But here’s the thing. Many of us act like we don’t really believe this. We remain anxious about our present situation and eternal destiny, choosing to believe that the Good News of Jesus can’t really be that good. And so we walk around anxiously gritting our teeth, trying desperately to earn favor in this wrathful God’s sight, which of course is an impossibility. We instinctively get this and it does nothing but increase our fear and anxiety.
And even if we do believe the Good News that is in Jesus, it is easy for us to lose sight of it because as Paul reminds us we live in a good world gone bad, a world of darkness that is hostile to God’s good plan to heal and redeem us in and through Jesus, a world that seeks after any god except the one true, living God. That is why we have to remind and encourage each other about the gospel so that it is not taken from us and we lose all hope. If you are someone who calls himself or herself a Christian and are laboring under this terrible burden of a false gospel that is full of wrath and devoid of hope, stop it right now! Do the math and take time to read and reflect on the hope and promise that permeates the entire Bible, especially the NT! And if that does not do it for you, talk to a trusted Christian friend or one of the priests here and we will try to help you find the love and hope that is in the gospel. Again, it is not about our worthiness; it is about God’s great love and tender mercy for his image-bearing creatures.
If we really take to heart the healing power of the gospel, there will be a release from the burden of guilt and anxiety over our relationship with God and our standing before him because we realize that on the cross, God really has done something about our sin so that we are destined for life and not death, pardon and mercy instead of judgment and wrath as the world and its people are. This, in turn, frees us to be the light-bearing people Jesus calls us to be as part of the rescued community of Abraham. This is why Paul goes on to urge us to act like people of light or the daytime. Your eternal destiny is secure, he says, so start acting like you really believe it. And how do we act like people who belong to the day (who have been rescued from evil, sin, and death)? In this particular passage, Paul tells us to put on God’s armor that will help us show others that we are people who possess the virtues of faith, hope, and love.
And now we are getting at the message of Jesus’ parable about the talents in today’s gospel lesson because the parable really is about how well we use the gifts God has given us to be his light to the world, to bring hope and Good News to the nations (and to our neighbors and fellow workers and friends, including each other). Notice that in entrusting the third servant with only one talent (a talent was worth about 15 years of wages for a common worker so even this was a huge amount), God judged this servant’s business smarts to be less reliable than the other two. Notice too that God did not condemn the servant for having lesser ability than the other two servants. Rather, God judged the third servant because he didn’t even try to use the limited abilities he had!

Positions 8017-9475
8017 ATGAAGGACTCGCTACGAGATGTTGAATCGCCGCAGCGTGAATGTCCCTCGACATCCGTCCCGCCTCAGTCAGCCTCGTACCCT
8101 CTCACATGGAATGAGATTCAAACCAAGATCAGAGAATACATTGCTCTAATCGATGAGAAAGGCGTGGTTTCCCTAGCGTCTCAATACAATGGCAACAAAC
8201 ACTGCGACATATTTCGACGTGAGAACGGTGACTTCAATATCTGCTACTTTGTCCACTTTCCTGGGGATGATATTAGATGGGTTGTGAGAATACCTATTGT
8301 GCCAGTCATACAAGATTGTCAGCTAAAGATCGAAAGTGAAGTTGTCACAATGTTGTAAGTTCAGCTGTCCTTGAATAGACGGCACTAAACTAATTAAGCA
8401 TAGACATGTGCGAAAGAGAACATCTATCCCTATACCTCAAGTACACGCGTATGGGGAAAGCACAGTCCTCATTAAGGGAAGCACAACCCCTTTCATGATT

At the heart of this parable, then, Jesus is warning Israel (and us who are the newly reconstituted Israel around Jesus) that God has given us our life, our possessions, our gifts and abilities to be spent and put into circulation in the arena we call life so that we can help bring God’s light and love to the world. This is what Jesus was talking about on the sermon on the mount when he called his followers to be salt and light. This is why God has rescued us from the darkness of our sin—so that he could use us to help bring about the kingdom on earth as in heaven. Once again, our eternal destiny is not contingent on how well we do this, but rather that we at least try in grateful response to the incalculable gift we have been given.
But this is where it gets tricky because for a variety of reasons, most notably because the Church has dropped the ball in teaching its people how to be Jesus’ salt and light to the world, we don’t know how to do that. For example, we think loving people is all about being nice or giving them what they want, when often what they want is more darkness and not the light of Christ. If their darkness is going to be judged by God, how is that loving them? Our challenge is to redefine the conversation in our day so that we are not letting the culture with all its disordered desires define and drive the conversation. As one writer recently put it, we are called to be radicals because we are the recipients of the radical love and forgiveness of Christ so that we can offer folks a reason why they should want to come and die and so follow Christ.
Think on these things and talk about them so as to encourage one another in this work. How can we share the light of Christ so that in us, people see the gift of love and salvation we have? Whatever it looks like, and there are literally infinite possibilities, one thing is for certain. If we do not know we have Good News, we will not be prepared or know how to share it. And so in closing, I remind us all again that we are set free from sin and death and reconciled to God now and for all eternity by the blood of the Lamb shed for us and are given his Spirit to testify to us that this promise is trustworthy and true. That’s the Good News that is the sole basis for us to live as people who belong to the day, who belong to Jesus forever, thanks be to God! To him be honor, praise, and glory forever and ever.
In the name of God: the Father, the Son, and the Holy Spirit. Amen.